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Chapter XXII.

A certain young man from Asia, exceedingly wealthy, of distinguished family, and having a wife and little son, happening to have been a tribune in Egypt, and in frequent campaigns against the Blembi to have touched on some parts of the desert, and having also seen several tents of the saints, heard the word of salvation from the blessed John. And he did not then delay to show his contempt for an unprofitable military life with its vain honor. Bravely entering into the wilderness, he in a short time became distinguished as being perfect in every kind of virtue. Capable of lengthened fasting, conspicuous for humility, and steadfast in faith, he had easily obtained a reputation in the pursuit p. 35 of virtue equal to that of the monks of old. But by and by, the thought (proceeding from the devil) entered his mind that it would be more proper for him to return to his native land and be the means of saving his only son and his family along with his wife; which surely would be more acceptable to God than if he, content with only rescuing himself from the world, should, not without impiety, neglect the salvation of his friends. Overcome by the plausible appearance of that kind of spurious righteousness, the recluse, after a period of nearly four years, forsook his cell and the end to which he had devoted his life. But on arriving at the nearest monastery, which was inhabited by many brethren, he made known to them, in reply to their questionings, the reason of his departure and the object he had in view. All of them, and especially the Abbot of that place, sought to keep him back; but the intention he had unfortunately formed could not be rooted out of his mind. Accordingly with an unhappy obstinacy he went forth, and, to the grief of all, departed from the brethren. But scarcely had he vanished from their sight, when he was taken possession of by a demon, and vomiting bloody froth from his mouth, he began to lacerate himself with his own teeth. Then, having been carried back to the same monastery on the shoulders of the brethren, when the unclean spirit could not be restrained within its walls, he was, from dire necessity, loaded with iron fetters, being bound both in hands and feet—a punishment not undeserved by a fugitive, inasmuch as chains now restrained him whom faith had not restrained. At length, after two years, having been set free from the unclean spirit by the prayers of the saints, he immediately returned to the desert from which he had departed. In this way he was both himself corrected and was rendered a warning to others, that the shadow of a spurious righteousness might neither delude any one, nor a shifting fickleness of character induce any one, with unprofitable inconstancy, to forsake the course on which he has once entered. And now let it suffice for you to learn these things respecting the various operations of the Lord which he has carried on in the persons of his servants; with the view either of stimulating others to a like kind of conduct, or of deterring them from particular actions. But since I have by this time fully satisfied your ears—have, in fact, been more lengthy than I ought to have been—do you now (upon this he addressed himself to me)—pay me the recompense you owe, by letting us hear you, after your usual fashion, discoursing about your friend Martin, for my longings after this have already for a long time been strongly excited.”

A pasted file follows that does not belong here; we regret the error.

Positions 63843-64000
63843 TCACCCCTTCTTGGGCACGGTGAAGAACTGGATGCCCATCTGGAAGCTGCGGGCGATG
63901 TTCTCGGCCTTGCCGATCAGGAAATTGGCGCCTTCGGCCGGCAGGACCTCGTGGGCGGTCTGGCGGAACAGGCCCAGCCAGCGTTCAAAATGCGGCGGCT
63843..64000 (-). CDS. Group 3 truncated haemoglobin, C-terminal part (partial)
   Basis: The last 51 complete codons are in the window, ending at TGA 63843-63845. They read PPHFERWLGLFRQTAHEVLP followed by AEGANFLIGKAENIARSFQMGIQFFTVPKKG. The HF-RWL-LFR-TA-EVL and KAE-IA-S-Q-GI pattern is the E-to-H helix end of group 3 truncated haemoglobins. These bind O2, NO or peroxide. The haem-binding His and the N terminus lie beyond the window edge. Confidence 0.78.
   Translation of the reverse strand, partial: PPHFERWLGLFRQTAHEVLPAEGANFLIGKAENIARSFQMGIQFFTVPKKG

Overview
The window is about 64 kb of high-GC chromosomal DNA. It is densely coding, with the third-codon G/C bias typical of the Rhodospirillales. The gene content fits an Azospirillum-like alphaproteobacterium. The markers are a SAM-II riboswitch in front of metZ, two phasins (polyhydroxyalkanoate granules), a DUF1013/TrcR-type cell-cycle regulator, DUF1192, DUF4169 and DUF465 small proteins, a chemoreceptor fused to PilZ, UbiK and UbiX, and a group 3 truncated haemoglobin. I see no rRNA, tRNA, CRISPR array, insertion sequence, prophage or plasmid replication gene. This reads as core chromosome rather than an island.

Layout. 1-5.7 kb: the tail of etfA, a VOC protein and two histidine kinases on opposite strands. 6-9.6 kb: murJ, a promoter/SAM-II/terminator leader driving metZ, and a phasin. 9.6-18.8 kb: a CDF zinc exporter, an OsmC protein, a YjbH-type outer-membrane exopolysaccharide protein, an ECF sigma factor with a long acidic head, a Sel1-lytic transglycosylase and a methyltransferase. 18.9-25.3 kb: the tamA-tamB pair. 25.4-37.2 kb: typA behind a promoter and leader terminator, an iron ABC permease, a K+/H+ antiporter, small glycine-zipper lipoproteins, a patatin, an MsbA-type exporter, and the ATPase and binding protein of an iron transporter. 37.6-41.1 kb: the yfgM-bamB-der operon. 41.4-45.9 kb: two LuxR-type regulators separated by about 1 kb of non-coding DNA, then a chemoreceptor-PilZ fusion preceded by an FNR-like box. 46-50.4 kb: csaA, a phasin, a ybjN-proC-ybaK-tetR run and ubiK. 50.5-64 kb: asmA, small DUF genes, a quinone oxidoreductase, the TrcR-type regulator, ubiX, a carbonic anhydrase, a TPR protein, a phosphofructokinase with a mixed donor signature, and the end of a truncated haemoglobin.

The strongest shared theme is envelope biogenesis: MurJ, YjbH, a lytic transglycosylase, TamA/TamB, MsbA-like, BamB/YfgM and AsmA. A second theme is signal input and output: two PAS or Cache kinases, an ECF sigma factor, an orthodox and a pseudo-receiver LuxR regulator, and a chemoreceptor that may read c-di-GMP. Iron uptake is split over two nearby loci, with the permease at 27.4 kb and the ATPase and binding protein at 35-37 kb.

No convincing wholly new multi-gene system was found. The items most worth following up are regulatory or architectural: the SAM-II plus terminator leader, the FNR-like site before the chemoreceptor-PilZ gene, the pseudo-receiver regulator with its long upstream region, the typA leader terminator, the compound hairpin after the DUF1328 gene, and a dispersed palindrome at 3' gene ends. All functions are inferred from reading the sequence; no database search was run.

Next: Chapter XXIII.